Thursday, October 29, 2020

Finally - The Word On My Eyes!

I had an appointment yesterday with the doctor who did the cataract surgery on my left eye. I talked to his office and told them I wanted a sit down meeting and I wanted three things out of it: 1) What is wrong with my eye(s)?, 2) What has to be done to fix it?, and 3) Why hasn't it been done yet?

Yesterday I showed up wearing my mask and was asked at the desk if I had any objection for a training doctor to sit in. No, I did not mind, in fact I welcomed it as I thought it might encourage my normally silent doctor to speak up. They had me read (or try to read) the eye chart with my left eye and then gave me the dilating drops in both eyes to let the doctor examine me with his microscope.

I went into his office and was introduced to the training doctor, a young woman and the exam began.  He finally stepped back from the equipment and asked the training doctor to have a look. He then started to talk to HER about my problems. I interrupted with a couple of semi-intelligent sounding questions and that seemed to break the ice. Making it sound more like an instruction lesson to her he described my problem.

1) Common wisdom in eye surgery is in the case of a patient with glaucoma, if cataracts exist they should be removed to diminish the possibility of future complications. This is what he had done with my left eye but the right eye was nowhere near bad enough to need surgery yet.

2) He had referred me to a glaucoma specialist (She had already done laser surgery to both eyes and I have a follow-up meeting with her on Monday).  He said that in 25 - 50 years researchers are going to look back at how glaucoma is being treated today and call doctors a bunch of cavemen.

So I asked the obvious question: "So am I to understand that my main problem is glaucoma and not cataracts?" He looked at me like I was some kind of an idiot and said, "Yes, that is correct and that is why I have referred you to a glaucoma specialist". I told him this is what I was beginning to suspect but that he had never told me. "Well", he said, "You know now and I am passing you off to the glaucoma specialist. You will not be seeing me again unless the specialist wants me involved". That was it, he is done with me and happily, I am also done with him. I suspect he is a good doctor, he just suffers from a severe lack of communicating skills. I think it was only because the training doctor was there that I found out what I did.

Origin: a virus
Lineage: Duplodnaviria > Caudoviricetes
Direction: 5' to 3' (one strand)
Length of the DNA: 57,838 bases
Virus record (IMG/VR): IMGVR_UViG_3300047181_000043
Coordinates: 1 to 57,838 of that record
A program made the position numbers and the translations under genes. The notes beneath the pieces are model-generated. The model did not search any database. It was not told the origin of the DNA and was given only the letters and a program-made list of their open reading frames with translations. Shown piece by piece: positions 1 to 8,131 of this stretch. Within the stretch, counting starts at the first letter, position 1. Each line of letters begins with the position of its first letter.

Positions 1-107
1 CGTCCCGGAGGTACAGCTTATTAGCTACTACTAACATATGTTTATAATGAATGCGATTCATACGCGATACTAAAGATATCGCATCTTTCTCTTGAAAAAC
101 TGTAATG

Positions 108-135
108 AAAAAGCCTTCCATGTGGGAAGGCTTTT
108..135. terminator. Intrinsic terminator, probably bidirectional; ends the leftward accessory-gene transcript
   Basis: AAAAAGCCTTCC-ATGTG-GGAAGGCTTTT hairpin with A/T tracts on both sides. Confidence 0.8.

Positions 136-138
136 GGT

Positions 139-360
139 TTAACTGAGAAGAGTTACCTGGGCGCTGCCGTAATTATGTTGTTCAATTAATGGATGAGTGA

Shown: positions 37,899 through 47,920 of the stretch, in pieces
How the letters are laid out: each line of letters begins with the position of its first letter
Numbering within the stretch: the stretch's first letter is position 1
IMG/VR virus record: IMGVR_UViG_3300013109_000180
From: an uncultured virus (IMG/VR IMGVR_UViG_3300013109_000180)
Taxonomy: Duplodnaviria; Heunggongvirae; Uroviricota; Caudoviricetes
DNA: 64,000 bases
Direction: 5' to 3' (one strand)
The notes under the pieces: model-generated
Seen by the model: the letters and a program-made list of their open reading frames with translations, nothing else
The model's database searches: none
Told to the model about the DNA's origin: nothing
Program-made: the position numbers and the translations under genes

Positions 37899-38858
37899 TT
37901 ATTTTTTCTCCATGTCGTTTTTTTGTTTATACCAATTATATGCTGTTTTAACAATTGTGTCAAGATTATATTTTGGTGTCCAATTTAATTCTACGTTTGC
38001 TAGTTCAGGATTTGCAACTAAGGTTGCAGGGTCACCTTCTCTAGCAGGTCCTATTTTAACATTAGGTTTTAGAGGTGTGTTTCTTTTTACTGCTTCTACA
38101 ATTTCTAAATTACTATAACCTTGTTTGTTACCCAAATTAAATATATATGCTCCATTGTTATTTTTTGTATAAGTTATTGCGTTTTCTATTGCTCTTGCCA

I asked him what I can expect from the new specialist and he said she will examine my eyes to see how effective the surgery she already did is working. She used her laser to open up the "drain holes" in both eyes to reduce the pressure that was present in both eyes. He said if it hadn't reduced the pressure she had the option of inserting a valve in the back of my eye(s) to keep the pressure at the "perfect" 10mm HG (milometers of mercury). My eyes tested at 15 mm HG which Google tells me is still normal. This pressure in my eyes has always been in the acceptable range which is why it took time to discover my glaucoma.

So that is all I know for now. I will learn more from the specialist on Monday. And oh yes, he suggested I get new glasses made. I knew I needed them I was just delaying it until my eyes were somewhat stabilized. I will ask the specialist what she thinks and then get that process started.

EDIT: I told him of my concerns over my drivers license and he told me not to worry, I am well within the limits for driving.

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  1. Your journey through this is wanting. Good on you for applying pressure for answers. You are your best advocate. Wishing you a good outcome going forward.

  2. At long last some hopeful progress.

  3. Hopefully your persistence will help.

  4. It appears that the doctor figured you were as educated in your Eyes as he is supposed to be.
    In Ontario the only way you can get the Glasses Required For Driving off your drivers license is with a note from a qualified Optometrist. If it is still on your license and you get pulled over the penalty can be harsh.
    Be Safe and good luck on Monday.

    It's about time.

    1. Strangely enough I have never had a glasses restriction on my license although I would never attempt to drive without them.